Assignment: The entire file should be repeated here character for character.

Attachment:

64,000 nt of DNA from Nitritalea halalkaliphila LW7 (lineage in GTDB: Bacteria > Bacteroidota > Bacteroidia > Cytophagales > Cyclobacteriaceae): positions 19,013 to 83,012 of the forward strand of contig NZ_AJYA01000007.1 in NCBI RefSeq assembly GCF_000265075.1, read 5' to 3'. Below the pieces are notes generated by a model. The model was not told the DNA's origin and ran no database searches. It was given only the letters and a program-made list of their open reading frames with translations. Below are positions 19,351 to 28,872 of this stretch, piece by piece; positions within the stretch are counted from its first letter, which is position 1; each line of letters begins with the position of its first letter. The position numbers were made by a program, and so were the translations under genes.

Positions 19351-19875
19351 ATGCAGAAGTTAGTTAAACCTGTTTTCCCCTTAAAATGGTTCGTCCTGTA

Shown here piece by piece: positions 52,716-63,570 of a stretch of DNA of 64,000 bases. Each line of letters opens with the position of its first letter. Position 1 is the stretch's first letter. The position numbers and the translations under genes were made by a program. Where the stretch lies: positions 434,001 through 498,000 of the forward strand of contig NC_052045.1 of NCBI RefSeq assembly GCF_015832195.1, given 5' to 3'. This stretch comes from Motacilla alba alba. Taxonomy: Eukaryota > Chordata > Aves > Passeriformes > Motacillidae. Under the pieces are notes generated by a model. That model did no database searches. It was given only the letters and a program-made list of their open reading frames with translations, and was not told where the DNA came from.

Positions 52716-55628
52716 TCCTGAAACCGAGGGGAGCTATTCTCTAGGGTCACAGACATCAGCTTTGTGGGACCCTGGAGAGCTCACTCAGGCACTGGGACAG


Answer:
64,000 nt of DNA from Nitritalea halalkaliphila LW7 (lineage in GTDB: Bacteria > Bacteroidota > Bacteroidia > Cytophagales > Cyclobacteriaceae): positions 19,013 to 83,012 of the forward strand of contig NZ_AJYA01000007.1 in NCBI RefSeq assembly GCF_000265075.1, read 5' to 3'. Below the pieces are notes generated by a model. The model was not told the DNA's origin and ran no database searches. It was given only the letters and a program-made list of their open reading frames with translations. Below are positions 19,351 to 28,872 of this stretch, piece by piece; positions within the stretch are counted from its first letter, which is position 1; each line of letters begins with the position of its first letter. The position numbers were made by a program, and so were the translations under genes.

Positions 19351-19875
19351 ATGCAGAAGTTAGTTAAACCTGTTTTCCCCTTAAAATGGTTCGTCCTGTA

Shown here piece by piece: positions 52,716-63,570 of a stretch of DNA of 64,000 bases. Each line of letters opens with the position of its first letter. Position 1 is the stretch's first letter. The position numbers and the translations under genes were made by a program. Where the stretch lies: positions 434,001 through 498,000 of the forward strand of contig NC_052045.1 of NCBI RefSeq assembly GCF_015832195.1, given 5' to 3'. This stretch comes from Motacilla alba alba. Taxonomy: Eukaryota > Chordata > Aves > Passeriformes > Motacillidae. Under the pieces are notes generated by a model. That model did no database searches. It was given only the letters and a program-made list of their open reading frames with translations, and was not told where the DNA came from.

Positions 52716-55628
52716 TCCTGAAACCGAGGGGAGCTATTCTCTAGGGTCACAGACATCAGCTTTGTGGGACCCTGGAGAGCTCACTCAGGCACTGGGACAG